The question "What would you like to be when you grow up?" disheartens me. After all, who among us knew at the tender and chaotic age of eighteen, what we wanted to do with the rest of our life? Who among us, even if we did know, could answer the question of how to accomplish it? The question is thrust upon us too early, or perhaps too late.
As children we are given the proper education: one that is considered to be well-rounded; one that will turn out millions of cookie cutter children. The children who would rather be reading, and who cannot fathom a life without learning something new, are forced to cut out construction paper turkeys every Thanksgiving. If they feel the inclination to pursue grander things, they are gently reminded that scissors are sharp and how they must cut on the dotted line and focus on what colors they would like for their turkey's plumage. These children, budding intellectuals and scholars, are not shaped in the fashion that fosters their passion. Children who fall in love with Egyptian history are not guided towards a life as an archaeologist or museum curator. Instead, they are told it is too far fetched. Especially, as an American, I am struck by the amount of adults who have told me how they always wanted to visit Italy to study archaeology, or how they always wanted to be a painter. These adults were the children who were pushed towards a degree in business; their passion fractured, but hopefully, not destroyed.
Luckily, a number of us rediscover our passion. Whether we are fed up with the day-to-day office environment or we start feeling the effects of our age, we start to wonder if we will be in a rut for the rest of our lives. Fortunately, Netflix was the agent of my rekindled passion. Always passionate about Ancient Greece and Rome, but never having the opportunity to study it in high school or in college, I have been known to spend far too much time in museums pouring over their collection of headless and armless marble gods and goddesses. I have been known to be crushed over the closure, albeit temporary, of the Etruscan exhibit at the Vatican Museums. I will admit to pouting and forcing myself to be content with looking through the door. When an opoprtunity came, while my husband was away on business, to watch a documentary on Minoan civilization, I leapt at the opportunity. Thoroughly amused by the number of people I spoke with who either had no interest in Minoan civilization, much less knew where "Minoa" was, I curled up happily ready to learn.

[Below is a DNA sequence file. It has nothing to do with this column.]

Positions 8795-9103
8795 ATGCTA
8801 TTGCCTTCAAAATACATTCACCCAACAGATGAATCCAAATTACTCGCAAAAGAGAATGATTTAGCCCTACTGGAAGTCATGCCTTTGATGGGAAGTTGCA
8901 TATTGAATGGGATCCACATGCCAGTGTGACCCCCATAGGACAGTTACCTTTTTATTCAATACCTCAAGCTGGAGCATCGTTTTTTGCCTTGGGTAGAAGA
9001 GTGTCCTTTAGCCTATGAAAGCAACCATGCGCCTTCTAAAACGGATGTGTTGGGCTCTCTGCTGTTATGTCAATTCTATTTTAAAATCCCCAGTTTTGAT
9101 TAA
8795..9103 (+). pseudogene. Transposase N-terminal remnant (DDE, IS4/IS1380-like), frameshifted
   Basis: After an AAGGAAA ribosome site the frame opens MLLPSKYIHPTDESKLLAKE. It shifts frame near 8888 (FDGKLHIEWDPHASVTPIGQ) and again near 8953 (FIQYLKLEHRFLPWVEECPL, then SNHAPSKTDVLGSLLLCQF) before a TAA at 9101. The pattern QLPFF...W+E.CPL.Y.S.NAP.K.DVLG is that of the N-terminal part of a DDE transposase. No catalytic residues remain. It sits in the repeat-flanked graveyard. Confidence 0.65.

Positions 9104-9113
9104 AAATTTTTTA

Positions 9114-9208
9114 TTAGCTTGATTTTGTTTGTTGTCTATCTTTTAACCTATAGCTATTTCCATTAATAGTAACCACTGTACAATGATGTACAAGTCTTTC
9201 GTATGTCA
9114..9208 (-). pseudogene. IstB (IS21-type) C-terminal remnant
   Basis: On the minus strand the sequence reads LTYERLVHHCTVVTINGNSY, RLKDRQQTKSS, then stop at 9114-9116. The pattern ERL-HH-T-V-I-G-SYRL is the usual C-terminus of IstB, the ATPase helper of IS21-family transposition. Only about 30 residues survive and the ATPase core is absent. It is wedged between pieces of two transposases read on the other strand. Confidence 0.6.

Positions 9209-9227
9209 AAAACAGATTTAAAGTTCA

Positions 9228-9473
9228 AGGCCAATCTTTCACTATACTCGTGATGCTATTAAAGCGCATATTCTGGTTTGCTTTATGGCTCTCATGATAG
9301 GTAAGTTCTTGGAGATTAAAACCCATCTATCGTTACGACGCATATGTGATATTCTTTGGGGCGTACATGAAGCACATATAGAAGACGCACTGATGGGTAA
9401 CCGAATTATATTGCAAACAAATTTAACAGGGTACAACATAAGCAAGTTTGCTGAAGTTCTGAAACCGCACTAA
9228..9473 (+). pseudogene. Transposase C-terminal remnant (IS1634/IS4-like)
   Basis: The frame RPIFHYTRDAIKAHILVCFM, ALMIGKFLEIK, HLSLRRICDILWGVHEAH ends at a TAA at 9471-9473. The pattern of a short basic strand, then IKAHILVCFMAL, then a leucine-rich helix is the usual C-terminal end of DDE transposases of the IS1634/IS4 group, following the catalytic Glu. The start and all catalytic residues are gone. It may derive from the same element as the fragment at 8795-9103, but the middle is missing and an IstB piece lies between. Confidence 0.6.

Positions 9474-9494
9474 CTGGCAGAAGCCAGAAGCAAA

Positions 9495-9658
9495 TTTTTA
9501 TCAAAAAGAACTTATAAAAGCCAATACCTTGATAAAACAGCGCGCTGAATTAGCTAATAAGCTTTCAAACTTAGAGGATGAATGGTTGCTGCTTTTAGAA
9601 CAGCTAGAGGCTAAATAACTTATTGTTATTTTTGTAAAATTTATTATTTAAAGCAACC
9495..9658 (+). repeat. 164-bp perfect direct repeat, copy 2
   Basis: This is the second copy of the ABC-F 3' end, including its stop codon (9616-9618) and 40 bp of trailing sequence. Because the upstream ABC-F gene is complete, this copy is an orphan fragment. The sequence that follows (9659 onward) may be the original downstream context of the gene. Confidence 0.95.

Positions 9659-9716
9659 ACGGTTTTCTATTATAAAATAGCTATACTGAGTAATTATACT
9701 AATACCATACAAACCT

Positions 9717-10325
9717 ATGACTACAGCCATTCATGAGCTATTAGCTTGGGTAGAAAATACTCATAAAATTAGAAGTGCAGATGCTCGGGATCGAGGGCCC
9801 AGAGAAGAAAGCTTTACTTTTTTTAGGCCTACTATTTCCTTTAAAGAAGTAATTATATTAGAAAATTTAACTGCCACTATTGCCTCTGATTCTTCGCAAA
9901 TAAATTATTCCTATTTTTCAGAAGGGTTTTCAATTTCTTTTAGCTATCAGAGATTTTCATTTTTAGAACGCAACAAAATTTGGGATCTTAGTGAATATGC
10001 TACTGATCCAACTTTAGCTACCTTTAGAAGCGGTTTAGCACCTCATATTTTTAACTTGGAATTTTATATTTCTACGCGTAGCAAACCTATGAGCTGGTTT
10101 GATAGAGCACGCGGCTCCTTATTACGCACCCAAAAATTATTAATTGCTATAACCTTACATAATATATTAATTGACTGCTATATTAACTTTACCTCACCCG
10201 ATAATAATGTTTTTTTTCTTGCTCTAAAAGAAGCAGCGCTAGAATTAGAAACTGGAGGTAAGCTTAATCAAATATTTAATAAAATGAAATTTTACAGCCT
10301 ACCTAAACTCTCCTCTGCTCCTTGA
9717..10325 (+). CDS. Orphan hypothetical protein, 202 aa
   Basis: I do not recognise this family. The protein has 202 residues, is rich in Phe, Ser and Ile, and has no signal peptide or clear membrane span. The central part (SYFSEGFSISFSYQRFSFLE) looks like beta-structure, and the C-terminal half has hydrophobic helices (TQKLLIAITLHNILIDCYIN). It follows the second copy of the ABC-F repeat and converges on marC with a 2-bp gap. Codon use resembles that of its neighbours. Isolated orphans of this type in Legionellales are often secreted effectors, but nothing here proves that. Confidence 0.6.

I expected to be enthralled with the subject matter. What I did not expect was to be enthralled with the presenter, Bettany Hughes. Many documentaries take time to teach, but few take you along on the journey. I was there, with her, on Crete, birthplace of legends such as the minotaur and the labyrinth. I felt her passion to not only understand the past, but also to impart what she has learned to others. People have commented against her style of documentary saying it focuses too much on her and her clothing (for which I can only shake my head and hope that we continue towards true women's rights). I, on the other hand, enjoy her style because her enthusiasm is contagious, and I feel like she is a tour guide, ready to take me to places I can only dream about.
I owe her thanks for reminding me of who I want to be, and what I want to be doing with my life. With this passion, and regret of never being able to study the Classics where I went to school, I am revived. The flame has been lit, and wanderlust has returned, not only to put my foot down on ancient soil, but also to wander through the libraries and museums, searching for answers, and just maybe, a start of a journey of my own.